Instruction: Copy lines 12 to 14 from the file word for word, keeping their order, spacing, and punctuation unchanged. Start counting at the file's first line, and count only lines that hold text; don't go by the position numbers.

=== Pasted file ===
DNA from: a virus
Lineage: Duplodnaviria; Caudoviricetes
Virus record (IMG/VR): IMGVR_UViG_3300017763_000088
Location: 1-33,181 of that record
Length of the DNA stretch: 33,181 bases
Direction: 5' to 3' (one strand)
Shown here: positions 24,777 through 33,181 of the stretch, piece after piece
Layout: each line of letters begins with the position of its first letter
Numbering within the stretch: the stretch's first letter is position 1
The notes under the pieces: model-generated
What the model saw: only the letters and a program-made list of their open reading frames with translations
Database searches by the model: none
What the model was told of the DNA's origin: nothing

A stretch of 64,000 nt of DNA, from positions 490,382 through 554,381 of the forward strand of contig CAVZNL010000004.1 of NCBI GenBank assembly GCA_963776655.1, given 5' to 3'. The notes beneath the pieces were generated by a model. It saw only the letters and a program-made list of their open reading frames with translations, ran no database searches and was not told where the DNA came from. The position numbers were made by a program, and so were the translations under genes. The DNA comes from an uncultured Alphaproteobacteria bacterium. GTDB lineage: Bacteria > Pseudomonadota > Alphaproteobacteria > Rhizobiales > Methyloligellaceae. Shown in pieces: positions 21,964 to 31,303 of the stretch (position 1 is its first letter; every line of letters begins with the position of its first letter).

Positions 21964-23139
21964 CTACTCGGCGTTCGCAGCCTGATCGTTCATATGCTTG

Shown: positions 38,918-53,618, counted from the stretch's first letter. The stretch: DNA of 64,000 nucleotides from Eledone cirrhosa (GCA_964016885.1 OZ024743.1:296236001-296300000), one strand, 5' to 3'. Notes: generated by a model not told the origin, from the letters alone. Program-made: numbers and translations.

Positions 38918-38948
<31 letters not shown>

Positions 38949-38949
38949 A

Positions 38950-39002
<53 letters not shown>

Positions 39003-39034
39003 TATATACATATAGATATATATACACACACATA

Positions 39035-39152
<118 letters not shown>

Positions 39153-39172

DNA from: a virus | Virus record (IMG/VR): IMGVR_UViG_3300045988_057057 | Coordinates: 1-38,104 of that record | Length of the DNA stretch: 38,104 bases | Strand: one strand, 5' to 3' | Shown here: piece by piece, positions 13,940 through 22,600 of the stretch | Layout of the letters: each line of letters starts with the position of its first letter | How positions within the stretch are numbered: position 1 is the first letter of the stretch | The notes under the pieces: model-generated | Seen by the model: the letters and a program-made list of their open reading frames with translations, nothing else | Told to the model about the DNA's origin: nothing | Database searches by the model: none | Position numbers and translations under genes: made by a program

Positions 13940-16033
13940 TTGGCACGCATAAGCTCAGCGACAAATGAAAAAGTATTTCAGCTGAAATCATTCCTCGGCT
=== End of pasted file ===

Database searches by the model: none
What the model was told of the DNA's origin: nothing

A stretch of 64,000 nt of DNA, from positions 490,382 through 554,381 of the forward strand of contig CAVZNL010000004.1 of NCBI GenBank assembly GCA_963776655.1, given 5' to 3'. The notes beneath the pieces were generated by a model. It saw only the letters and a program-made list of their open reading frames with translations, ran no database searches and was not told where the DNA came from. The position numbers were made by a program, and so were the translations under genes. The DNA comes from an uncultured Alphaproteobacteria bacterium. GTDB lineage: Bacteria > Pseudomonadota > Alphaproteobacteria > Rhizobiales > Methyloligellaceae. Shown in pieces: positions 21,964 to 31,303 of the stretch (position 1 is its first letter; every line of letters begins with the position of its first letter).